Nothing like a sunny Summer Saturday in Belgium to watch humankind’s stubborn pursuit of happiness (1) in action. It had been raining for days with temperatures nearing winter levels, but now, 25 degrees were imminent. So overnight the inundated staying-at-homers had switched from coats & pullovers to sprightly summer attire, and found themselves optimistically thronging the train platforms to board a train for a suitable summer day trip.(2)
Luckily, from my commuter days a long time ago, I still knew how to manoeuvre to get a seat in a chock-full train. The elderly couple opposite me looked equally content to be seated – he was spelling out the sports-pages, regularly sharing comments with his wife who made approving noises without for a moment letting her intent gaze stray from the pictures in the Ikea-catalogue.
Jealously, I tried to emulate this woman's unperturbed concentration amidst the clamour of elated people on a summer train. In order to contribute to the happiness of this summer day, I carried with me a small booklet: “The Beautiful” “Het Schone” - a stately Dutch translation of an un-apologetically convoluted analytical German philosophical text (3) .
Mustering all my (rather fading) powers of concentration, here's what I read about the work of art:
“Wat betekent het dat hier niet iets werkelijks wordt vervaardigd, maar iets waarvan het ‘gebruik’ geen werkelijk gebruiken is, maar wat zich karakteristiek verwezenlijkt in het beschouwend verwijlen bij de schijn? “ (4)
What a lovely phrase to dwell on indeed. And the perfect permit for my contemplated day of happiness!
While everybody was storming beaches, forests, amusement parks and zoological gardens, I was going to stroll through the deserted summer streets of Antwerp; I was going to do dwell in (for sure) deserted art galleries; losing myself and finding the world in images. (5)
And indeed it was happiness: to walk aimlessly through a city that had slowed down, with people lazing about on terraces, sharing an illusion of carelessness - with summer stillness reigning outside the shopping streets and with the elation of hearing cyclists whizzing by rather than cars roaring by.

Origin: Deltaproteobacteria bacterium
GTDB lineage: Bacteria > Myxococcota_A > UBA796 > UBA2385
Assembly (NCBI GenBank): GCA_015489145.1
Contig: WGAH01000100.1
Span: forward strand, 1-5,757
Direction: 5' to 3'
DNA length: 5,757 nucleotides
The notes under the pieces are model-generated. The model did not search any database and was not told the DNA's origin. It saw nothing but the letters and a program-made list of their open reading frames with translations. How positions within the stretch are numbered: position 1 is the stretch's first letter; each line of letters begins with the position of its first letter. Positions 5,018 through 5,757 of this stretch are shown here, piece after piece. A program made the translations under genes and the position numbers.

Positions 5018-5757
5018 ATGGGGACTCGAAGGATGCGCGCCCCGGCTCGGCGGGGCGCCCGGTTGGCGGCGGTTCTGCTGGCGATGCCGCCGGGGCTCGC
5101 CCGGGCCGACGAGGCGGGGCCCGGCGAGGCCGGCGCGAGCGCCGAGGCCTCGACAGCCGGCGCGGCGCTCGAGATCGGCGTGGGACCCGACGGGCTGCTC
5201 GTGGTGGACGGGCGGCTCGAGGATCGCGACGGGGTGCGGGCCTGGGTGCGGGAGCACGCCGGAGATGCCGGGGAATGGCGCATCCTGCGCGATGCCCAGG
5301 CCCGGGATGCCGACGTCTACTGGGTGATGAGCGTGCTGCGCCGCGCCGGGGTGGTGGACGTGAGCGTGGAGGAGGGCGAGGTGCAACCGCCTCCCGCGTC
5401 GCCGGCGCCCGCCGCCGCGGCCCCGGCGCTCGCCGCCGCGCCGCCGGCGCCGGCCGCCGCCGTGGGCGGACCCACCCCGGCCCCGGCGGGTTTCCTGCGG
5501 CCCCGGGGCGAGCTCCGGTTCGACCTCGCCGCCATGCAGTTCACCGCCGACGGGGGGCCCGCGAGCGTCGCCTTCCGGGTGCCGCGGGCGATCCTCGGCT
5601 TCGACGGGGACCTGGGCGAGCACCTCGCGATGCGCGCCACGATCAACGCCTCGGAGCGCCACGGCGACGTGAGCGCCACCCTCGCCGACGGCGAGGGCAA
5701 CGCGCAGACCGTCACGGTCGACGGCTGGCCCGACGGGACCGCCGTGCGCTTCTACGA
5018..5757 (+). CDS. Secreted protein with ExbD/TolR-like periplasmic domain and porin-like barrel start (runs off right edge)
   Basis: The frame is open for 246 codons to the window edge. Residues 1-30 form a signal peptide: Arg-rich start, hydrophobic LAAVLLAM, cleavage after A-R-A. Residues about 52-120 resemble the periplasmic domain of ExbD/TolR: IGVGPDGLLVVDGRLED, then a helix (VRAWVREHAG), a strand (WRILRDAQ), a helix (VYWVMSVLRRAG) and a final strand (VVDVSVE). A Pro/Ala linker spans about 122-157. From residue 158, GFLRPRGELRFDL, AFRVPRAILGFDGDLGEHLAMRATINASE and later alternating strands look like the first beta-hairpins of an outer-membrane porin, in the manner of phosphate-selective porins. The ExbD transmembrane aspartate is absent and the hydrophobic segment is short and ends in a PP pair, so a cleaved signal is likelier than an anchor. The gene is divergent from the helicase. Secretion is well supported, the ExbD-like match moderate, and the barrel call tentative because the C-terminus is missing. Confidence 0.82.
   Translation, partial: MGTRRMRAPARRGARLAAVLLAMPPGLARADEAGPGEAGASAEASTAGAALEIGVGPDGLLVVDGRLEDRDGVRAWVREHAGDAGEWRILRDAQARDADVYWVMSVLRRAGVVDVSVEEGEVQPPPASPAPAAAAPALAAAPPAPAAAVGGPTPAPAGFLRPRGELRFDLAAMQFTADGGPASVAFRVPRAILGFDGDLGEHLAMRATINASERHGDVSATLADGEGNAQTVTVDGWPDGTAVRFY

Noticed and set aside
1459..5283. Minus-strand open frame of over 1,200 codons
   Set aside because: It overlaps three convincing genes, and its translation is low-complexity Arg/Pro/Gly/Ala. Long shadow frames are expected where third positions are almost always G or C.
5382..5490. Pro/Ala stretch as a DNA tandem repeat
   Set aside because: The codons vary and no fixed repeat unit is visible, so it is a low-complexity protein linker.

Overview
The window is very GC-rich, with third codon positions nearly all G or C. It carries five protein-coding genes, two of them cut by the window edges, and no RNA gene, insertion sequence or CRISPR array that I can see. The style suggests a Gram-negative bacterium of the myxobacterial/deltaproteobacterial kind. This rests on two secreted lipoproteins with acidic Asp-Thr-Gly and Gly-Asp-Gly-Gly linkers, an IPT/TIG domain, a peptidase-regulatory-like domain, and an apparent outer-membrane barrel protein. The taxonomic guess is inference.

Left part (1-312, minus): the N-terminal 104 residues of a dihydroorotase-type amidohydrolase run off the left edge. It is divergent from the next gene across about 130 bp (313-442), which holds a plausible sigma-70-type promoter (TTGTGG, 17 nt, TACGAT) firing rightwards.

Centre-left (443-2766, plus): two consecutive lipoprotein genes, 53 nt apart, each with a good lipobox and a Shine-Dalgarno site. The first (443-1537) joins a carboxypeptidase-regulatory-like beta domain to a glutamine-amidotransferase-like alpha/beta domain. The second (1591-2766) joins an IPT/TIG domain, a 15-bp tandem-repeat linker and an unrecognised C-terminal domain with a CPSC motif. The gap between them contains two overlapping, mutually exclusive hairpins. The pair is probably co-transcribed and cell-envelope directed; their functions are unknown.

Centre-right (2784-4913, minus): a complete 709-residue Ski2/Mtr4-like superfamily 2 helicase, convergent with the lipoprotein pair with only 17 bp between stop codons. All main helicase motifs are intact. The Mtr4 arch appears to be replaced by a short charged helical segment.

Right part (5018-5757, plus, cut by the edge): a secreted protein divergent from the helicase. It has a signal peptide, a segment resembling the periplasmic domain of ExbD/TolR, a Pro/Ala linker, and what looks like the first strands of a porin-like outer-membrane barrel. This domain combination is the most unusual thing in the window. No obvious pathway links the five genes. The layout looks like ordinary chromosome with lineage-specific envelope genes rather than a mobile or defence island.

reading) looks like: an intense yet introverted presence.
Happiness it was, to look at the photos in the exhibition (7) which boldly claims to want to instil in its visitors the same disinterested elation as experienced by a walker “bevrijd van de druk van werk, zorg en haast”. (8)
And then, of course, this being Antwerp – there is always the river. The grand river Scheldt – bringing the ways and the smells of the great outdoors. A huge Russian ship lay moored to the quay, a container boat chugged along, a speedboat speeded up. There was the sun, the water, the wind – fragments of music drifting from the other side of the river (ah the wistfulness of Arab music), mingling with the screeches of seagulls, with the deep bass of a ship’s horn, and, faintly, coming from the city, the sound of a church’s carillon joining in.
- Happiness depends on shutting off empathy, I recently read. Or just shutting off global newsfeeds.
- It would be really bad taste to compare the storming of trains by frenzied day-trippers to the storming of the Calais channel tunnel by frantic migrants.
- “Het Schone” – Hans-Georg Gadamer
- "What does it mean that not something real is manufactured here , but something of which the “use” is not an actual use, but the contemplative dwelling on a mere appearance/image” [translation suggestions are very welcome]
- " Dankzij het schone lukt het op den duur zich de ware wereld opnieuw te herinneren. Dat is de weg van de filosofie." “Thanks to the Beautiful, one can in due course again remember the real world. That is the way of philosophy”
- Exhibition TourDeFrance (Antwerp Museum of Fine Arts Extra Muros)
- Fotomuseum Antwerpen Exhibition Fotomuseum Anwerpen ;
- "freed from the pressure of work, care and haste”